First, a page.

Art and About
Engaging with the creative force in everyday life

April 21st, 2010

Word-based brains and Visual-based brains

Posted by christina in Web Columns

My favorite columnist, Jon Carroll of the San Francisco Chronicle, assembled some thoughts on how word-based people feel when asked to go visual. It ran on my birthday, which was perfect because he could have been describing my life. Not only is drawing, painting, and even photography a frustrating and often daunting experience for me, but I also have trouble understanding why many visual people think what I do with words is magic.

The column also reminded me of when I was writing arts stories for the newspaper. I became wary about interviewing visual artists. So many of these wonderfully creative, intelligent people would have so much trouble describing what they do. Even basic facts about their lives were often hard for them to articulate. They would become flustered and embarrassed. I did my best to assure them that all they had to do was talk — my job was to organize the nuggets and write the story. Sometimes that helped, sometimes it didn’t. I’m sure both sides came away shaking their heads about how the other half lives.

Here’s the column that sums up how my half lives.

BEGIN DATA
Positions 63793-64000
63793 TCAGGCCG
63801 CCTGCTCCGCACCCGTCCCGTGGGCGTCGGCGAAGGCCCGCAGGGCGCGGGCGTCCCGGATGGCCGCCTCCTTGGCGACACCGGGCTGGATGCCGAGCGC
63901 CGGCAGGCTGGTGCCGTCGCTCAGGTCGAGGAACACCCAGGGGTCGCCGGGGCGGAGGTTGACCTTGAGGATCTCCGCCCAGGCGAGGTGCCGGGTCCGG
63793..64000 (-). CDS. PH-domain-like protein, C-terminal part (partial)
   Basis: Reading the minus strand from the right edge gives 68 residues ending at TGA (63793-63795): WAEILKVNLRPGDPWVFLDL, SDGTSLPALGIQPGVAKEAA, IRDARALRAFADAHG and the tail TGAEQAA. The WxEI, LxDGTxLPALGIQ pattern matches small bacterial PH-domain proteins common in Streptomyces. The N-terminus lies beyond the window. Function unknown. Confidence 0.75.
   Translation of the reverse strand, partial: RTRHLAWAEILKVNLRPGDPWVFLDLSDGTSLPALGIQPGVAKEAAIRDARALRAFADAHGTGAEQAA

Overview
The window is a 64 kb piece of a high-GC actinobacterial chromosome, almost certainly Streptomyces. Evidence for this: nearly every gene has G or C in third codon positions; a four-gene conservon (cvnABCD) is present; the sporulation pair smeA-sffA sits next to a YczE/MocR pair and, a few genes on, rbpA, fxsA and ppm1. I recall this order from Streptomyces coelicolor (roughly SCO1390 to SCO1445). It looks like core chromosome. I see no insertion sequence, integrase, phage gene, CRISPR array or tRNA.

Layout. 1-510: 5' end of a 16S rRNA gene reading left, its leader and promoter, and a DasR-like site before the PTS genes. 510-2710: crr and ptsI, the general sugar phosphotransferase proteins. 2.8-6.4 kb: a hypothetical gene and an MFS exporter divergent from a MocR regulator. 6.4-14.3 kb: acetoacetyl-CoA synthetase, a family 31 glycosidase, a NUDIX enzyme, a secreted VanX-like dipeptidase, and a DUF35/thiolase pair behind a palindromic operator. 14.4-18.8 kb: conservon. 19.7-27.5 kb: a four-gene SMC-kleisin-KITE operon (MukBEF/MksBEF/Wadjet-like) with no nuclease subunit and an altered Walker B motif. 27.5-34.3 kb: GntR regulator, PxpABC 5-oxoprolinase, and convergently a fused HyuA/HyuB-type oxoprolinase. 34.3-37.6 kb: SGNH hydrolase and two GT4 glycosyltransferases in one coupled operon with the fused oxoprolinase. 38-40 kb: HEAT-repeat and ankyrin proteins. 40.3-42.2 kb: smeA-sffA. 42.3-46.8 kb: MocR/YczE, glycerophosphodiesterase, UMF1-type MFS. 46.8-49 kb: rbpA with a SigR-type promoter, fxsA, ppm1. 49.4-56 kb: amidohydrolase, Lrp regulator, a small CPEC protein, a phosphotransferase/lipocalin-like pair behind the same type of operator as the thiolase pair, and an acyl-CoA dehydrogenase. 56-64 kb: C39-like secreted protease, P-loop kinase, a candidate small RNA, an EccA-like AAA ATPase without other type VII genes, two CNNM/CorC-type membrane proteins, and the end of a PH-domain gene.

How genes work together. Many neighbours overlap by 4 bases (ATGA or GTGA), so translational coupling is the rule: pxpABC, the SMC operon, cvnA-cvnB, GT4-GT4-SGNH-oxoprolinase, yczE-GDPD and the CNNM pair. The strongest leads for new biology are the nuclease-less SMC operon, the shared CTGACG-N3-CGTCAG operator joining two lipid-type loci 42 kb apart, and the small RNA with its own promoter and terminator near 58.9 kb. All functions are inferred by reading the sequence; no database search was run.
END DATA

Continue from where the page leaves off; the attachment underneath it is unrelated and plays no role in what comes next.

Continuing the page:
2 Responses to ' Word-based brains and Visual-based brains '

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  1. on March 31st, 2011 at 2:22 pm

    This is really interesting stuff… I wonder if there’s any kind of questions or tests that can show clearly which of the two predominates in someones brain…

  2. mark robb said,
    on October 3rd, 2011 at 9:05 am

    Yeh, the old right hemisphere, left hemisphere. An example I have always been partial too is when they tried to cure epilepsy by severing the large nerve which connects the two halves of the brain. The patients (if they survived the operation!) had some interesting side effects. If they were asked to cover one eye and they looked at a pencil they could either say it was a pencil or write down the word pencil but not both! The parts of the brain which deal with speech and the part which deals with written language are on opposite sides of the brain and the information would normally pass from one half to the other but cannot do so when the connecting nerve is severed.
    I still think that all people can paint or draw, it is just that they “delearn” the activity when they are quite young and somehow become persuaded that it’s just not for them.

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